Simplify your lines and values
Shows how he starts with a simple but strong mono image to ensure effective composition
Robh Ruppel starts with a simple mono image.
veryone’s approach to painting is different, but there are a few universal truths in art making. Having a clear idea of what your painting is about and understanding how shapes, design and composition tell that story should never be overlooked in favour of technique.
I always try to develop a design that works. I used to paint in the field all day, then come back, look over what I’d done and realise that most of the time I’d recorded accurately what was in front of me but it was no great composition. The pieces lacked a strong supporting idea. It was like recording great dialogue on a film set, but having no overall storyline.
So I set about establishing a process that worked for me, to address what I perceived as my weak point. The simplest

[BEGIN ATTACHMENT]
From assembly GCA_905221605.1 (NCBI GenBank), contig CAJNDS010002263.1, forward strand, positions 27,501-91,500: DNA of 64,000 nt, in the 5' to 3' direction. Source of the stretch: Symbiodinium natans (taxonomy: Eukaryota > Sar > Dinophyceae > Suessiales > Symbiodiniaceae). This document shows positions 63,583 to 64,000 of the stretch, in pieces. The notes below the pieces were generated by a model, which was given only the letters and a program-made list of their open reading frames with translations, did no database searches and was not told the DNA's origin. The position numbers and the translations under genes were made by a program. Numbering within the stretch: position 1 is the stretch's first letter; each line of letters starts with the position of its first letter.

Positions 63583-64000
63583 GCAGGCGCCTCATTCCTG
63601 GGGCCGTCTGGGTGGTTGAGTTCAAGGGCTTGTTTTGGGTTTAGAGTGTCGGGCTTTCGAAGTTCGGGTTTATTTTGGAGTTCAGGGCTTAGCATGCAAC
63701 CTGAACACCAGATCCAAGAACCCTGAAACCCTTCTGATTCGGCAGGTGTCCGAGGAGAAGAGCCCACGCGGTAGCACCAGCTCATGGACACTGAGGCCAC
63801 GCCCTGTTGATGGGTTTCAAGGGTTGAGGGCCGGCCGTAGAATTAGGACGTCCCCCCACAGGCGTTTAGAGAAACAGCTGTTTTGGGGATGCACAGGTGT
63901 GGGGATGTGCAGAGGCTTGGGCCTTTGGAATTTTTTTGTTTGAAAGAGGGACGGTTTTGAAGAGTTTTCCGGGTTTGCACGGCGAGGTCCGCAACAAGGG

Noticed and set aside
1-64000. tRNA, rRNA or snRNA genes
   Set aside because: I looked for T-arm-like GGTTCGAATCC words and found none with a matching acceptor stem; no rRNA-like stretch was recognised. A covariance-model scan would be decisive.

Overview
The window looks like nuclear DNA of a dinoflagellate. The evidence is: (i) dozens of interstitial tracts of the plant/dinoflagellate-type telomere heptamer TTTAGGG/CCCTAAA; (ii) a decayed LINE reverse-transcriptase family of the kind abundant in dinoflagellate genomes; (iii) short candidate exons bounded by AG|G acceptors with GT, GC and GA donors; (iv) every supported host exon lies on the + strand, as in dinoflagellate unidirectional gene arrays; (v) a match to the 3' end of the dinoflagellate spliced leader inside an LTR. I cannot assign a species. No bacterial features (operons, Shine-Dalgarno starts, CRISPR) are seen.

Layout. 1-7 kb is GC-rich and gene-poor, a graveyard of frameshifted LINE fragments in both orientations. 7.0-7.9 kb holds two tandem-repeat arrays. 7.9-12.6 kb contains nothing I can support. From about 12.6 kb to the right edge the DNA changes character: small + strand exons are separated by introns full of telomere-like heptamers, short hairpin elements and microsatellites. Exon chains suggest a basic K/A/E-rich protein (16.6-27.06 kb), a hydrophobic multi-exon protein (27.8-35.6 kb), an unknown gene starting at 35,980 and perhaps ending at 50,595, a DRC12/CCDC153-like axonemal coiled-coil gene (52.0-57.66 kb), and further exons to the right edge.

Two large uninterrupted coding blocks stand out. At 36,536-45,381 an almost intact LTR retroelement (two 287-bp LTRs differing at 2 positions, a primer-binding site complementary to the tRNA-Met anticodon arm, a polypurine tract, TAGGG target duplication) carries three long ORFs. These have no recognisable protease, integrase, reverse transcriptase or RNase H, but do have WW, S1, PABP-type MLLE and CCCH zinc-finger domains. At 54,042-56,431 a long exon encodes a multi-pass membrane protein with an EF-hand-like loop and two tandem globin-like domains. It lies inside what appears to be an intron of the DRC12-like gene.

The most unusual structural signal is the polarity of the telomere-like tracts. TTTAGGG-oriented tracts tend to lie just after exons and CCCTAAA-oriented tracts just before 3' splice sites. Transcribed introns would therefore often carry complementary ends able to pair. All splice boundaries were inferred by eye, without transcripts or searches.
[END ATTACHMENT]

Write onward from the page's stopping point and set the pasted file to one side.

Esolution was to see if I had an idea worth painting before I invested time and effort into something that couldn’t be improved after visualising the initial concept.
Great design works in only a few values, much as a compelling story can be summarised in a few sentences. So I looked to the great designers of history, from Caravaggio, Wyeth and Frazetta to cinematographers I admire such as Roger Deakins and Conrad Hall. All their compositions have a main idea and parts that support the idea. To that end, the first thing I need before devoting time to a piece is to lay down a good design, idea or composition. The fastest way to do that is to work in mono and if the result isn’t compelling in its abstract form, dynamic or interesting, then it’s best to try another location, rework the design or go home.